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1 January 2018 Africa's Forgotten Forests: The Conservation Value of Kenya's Northern Coastal Forests for Large Mammals
Rajan Amin, Tim Wacher, Andrew E. Bowkett, Bernard Ogwoka, Mike Morris, Bernard R. Agwanda
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Abstract

In comparison to other ecosystems in east Africa, the biodiversity of the coastal forests of Kenya's northern coastline is poorly documented, even in the case of large terrestrial mammals. In response to this, we undertook a systematic survey of the Boni-Dodori forests using four camera trap grids with camera spacing of 2 km covering 300 km2 over 7020 camera trap days. We recorded 37 mammal species and derived camera trap rates and estimated occupancy for 31 medium-to-large terrestrial species, some of which represent range extensions. Remarkably, the critically endangered Aders' duiker was the most frequently recorded species. A distinctive form of giant sengi and the vulnerable Sokoke bushy-tailed mongoose were also widely distributed and relatively abundant. Other significant records of threatened species included African wild dog, African lion and Pousargues's monkey. Species richness and relative abundance of all species were higher than that recorded for Arabuko-Sokoke Forest, Kenya's only other large coastal forest, using the same camera trap survey protocol.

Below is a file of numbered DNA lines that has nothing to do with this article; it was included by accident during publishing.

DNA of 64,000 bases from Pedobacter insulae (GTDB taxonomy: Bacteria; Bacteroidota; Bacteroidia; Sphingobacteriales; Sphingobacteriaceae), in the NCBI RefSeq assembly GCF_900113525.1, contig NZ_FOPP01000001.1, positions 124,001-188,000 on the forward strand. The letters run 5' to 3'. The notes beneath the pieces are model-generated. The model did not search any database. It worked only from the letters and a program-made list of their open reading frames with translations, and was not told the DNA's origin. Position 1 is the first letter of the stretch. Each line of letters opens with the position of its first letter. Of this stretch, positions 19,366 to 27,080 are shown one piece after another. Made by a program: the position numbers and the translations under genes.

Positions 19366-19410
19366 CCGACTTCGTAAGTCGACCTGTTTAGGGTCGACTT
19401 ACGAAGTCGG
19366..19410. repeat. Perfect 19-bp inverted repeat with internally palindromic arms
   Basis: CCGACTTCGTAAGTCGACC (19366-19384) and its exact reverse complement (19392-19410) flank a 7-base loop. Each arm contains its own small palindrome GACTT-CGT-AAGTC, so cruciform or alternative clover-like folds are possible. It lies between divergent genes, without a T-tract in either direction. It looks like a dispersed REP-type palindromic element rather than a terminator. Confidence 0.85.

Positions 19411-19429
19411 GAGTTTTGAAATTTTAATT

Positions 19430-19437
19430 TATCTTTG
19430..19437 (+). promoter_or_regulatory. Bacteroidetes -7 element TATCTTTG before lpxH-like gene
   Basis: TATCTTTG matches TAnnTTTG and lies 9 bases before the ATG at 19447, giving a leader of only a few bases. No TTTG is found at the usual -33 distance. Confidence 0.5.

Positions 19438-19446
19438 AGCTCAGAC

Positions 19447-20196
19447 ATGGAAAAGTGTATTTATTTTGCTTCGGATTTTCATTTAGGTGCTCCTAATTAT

Rajan Amin, Tim Wacher, Andrew E. Bowkett, Bernard Ogwoka, Mike Morris, and Bernard R. Agwanda "Africa's Forgotten Forests: The Conservation Value of Kenya's Northern Coastal Forests for Large Mammals," Journal of East African Natural History 107(2), 41-61, (1 January 2018). https://doi.org/10.2982/028.107.0203
Published: 1 January 2018
JOURNAL ARTICLE
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KEYWORDS
Boni-Dodori forest
camera trapping
Coastal forest
mammals
occupancy
species richness
trap rates
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